The Department of Animal Husbandry and Dairying (DAHD) has recently organized an interactive session on the eve of World Zoonoses Day. 

About Zoonoses/Zoonotic diseases:

  • Zoonoses are infectious diseases caused by bacteria, viruses, parasites, or fungi that can be transmitted from animals to humans.
  • Notable examples: – rabies, anthrax, influenza (H1N1 and H5N1), Nipah, COVID-19, brucellosis, and tuberculosis.
  • According to a Centers for Disease Control and Prevention (CDC) study, approximately 60% of all diseases are zoonotic and about 70% of emerging infections originate from animals.

Differentiating Zoonotic and Non-Zoonotic Diseases:

  • While zoonotic diseases pose risks to both animal and human health. it’s important to distinguish them from non-zoonotic diseases that primarily affect animals. 
  • Many livestock diseases like Foot & Mouth Disease, PPR, Lumpy Skin Disease, Classical Swine Fever, and Ranikhet Disease are species-specific and do not affect humans.
  • Understanding this distinction is critical for targeted public health strategies, avoiding unnecessary stigma against animals.

World Zoonoses Day: 

  • It is Celebrated annually on July 6th, marking the anniversary of Louis Pasteur’s groundbreaking work on rabies vaccine in 1885.
  • The day raises awareness about zoonotic diseases and advocates for preventive measures, emphasizing the interconnectedness of human and animal health.

The Case of African Swine Fever (ASF):

  • Recently detected in Thrissur (Kerala), ASF is non-zoonotic and no vaccines are available for it. 
  • ASF was first detected in 2020 in Assam and Arunachal Pradesh. The disease has now spread to around 24 States/UTs in the country. 
  • The state Animal Husbandry departments have constituted rapid response teams to control it. 

Government Initiatives for Prevention:

Effective prevention of zoonotic diseases depends on several key strategies:

  • Vaccination Programs: Implementing robust vaccination programs for both humans and animals is essential.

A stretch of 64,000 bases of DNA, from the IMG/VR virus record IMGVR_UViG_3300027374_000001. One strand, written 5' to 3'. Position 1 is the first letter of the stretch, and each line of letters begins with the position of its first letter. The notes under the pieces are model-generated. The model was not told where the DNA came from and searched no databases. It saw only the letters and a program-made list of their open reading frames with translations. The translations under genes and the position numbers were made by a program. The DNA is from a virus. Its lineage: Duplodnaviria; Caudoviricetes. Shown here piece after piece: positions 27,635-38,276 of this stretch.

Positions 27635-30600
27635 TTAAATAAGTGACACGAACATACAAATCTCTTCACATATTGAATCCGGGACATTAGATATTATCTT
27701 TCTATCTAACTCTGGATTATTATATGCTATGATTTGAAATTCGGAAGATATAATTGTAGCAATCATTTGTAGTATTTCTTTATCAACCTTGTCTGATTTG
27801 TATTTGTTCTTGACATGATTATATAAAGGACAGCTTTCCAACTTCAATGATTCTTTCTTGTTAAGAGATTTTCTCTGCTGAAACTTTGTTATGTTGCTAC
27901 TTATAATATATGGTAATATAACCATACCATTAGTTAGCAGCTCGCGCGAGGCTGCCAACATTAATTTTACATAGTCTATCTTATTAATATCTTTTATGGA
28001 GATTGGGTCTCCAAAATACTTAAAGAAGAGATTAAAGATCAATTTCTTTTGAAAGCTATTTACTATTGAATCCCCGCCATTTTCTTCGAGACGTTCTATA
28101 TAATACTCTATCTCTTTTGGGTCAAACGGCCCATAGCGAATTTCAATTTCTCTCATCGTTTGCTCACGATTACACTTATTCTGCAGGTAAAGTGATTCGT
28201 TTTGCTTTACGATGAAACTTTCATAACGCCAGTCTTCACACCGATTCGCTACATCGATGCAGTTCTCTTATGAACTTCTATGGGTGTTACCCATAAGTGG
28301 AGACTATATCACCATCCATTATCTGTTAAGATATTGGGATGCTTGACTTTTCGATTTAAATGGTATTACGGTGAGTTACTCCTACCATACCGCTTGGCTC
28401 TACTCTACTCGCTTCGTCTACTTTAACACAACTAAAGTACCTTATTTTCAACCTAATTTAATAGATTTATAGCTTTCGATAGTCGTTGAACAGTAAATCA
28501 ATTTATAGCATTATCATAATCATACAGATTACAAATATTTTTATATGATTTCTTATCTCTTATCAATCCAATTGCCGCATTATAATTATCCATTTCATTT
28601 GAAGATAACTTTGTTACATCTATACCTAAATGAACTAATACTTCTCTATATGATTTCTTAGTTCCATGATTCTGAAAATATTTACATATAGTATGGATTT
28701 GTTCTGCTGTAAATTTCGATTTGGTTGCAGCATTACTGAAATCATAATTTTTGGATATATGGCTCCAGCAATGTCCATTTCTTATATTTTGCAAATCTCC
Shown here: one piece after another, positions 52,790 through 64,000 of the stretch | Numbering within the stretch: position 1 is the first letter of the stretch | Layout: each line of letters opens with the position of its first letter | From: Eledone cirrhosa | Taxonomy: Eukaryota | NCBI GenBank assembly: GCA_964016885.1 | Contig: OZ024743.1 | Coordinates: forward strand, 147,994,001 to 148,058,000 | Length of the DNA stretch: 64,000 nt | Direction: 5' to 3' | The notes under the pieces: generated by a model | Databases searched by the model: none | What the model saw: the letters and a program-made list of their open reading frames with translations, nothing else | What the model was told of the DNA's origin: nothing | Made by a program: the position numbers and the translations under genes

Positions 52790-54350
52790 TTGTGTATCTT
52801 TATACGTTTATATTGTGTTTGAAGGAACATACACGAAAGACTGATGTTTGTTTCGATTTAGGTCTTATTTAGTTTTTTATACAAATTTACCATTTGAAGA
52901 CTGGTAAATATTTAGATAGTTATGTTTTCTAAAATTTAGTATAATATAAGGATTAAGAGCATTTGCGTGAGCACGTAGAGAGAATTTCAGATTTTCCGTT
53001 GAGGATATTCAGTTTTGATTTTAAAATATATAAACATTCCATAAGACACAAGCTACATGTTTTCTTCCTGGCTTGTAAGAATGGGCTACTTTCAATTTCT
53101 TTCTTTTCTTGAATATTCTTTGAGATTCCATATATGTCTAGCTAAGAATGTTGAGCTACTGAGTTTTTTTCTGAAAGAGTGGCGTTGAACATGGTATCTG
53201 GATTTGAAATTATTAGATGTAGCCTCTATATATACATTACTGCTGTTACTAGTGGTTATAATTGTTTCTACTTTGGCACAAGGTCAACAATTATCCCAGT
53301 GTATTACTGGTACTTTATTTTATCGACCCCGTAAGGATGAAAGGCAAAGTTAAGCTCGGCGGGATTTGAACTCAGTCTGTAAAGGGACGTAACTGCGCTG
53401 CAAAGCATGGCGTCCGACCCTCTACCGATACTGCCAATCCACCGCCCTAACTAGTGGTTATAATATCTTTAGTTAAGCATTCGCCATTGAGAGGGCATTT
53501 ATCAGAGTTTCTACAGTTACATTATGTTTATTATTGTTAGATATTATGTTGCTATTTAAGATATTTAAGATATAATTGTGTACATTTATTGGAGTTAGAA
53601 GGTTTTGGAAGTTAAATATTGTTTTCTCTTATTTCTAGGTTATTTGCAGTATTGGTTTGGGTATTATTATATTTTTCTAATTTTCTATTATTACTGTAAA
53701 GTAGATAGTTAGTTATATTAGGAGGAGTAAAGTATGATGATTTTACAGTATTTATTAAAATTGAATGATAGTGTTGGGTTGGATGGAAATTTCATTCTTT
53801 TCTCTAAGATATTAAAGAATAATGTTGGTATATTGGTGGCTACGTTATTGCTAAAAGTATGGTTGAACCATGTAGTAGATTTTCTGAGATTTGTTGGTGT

• Improved Hygiene Practices: Promoting good hygiene practices in communities helps limit the spread of pathogens.
  • Enhanced Animal Husbandry: Enhancing animal husbandry practices reduces the risk of disease outbreaks within animal populations.
  • Vector Control: Controlling insects and other organisms that transmit diseases is another crucial step.

One Health approach: Recognizing the interconnectedness between human, animal, and environmental health, the One Health approach has been devised to tackle zoonotic diseases comprehensively. 

  • Under it, the National Joint Outbreak Response Team (NJORT) has been established. The NJORT is a collaborative effort between the Government of India’s Ministry of Health and Family Welfare, the Ministry of Agriculture and Farmers Welfare, and the Ministry of Environment.
  • This team has been actively involved in collaborative outbreak investigations of Highly Pathogenic Avian Influenza (HPAI).
  • The DAHD has further strengthened these efforts with national campaigns for Brucella and Rabies vaccinations, along with comprehensive surveillance plans for key animal diseases.

Power of Awareness:

  • Public awareness campaigns play a pivotal role in early detection and prevention of zoonotic diseases, promoting informed practices in animal health and safety.
  • Educating communities about the differences between zoonotic and non-zoonotic diseases fosters responsible interaction with animals and enhances public health resilience.

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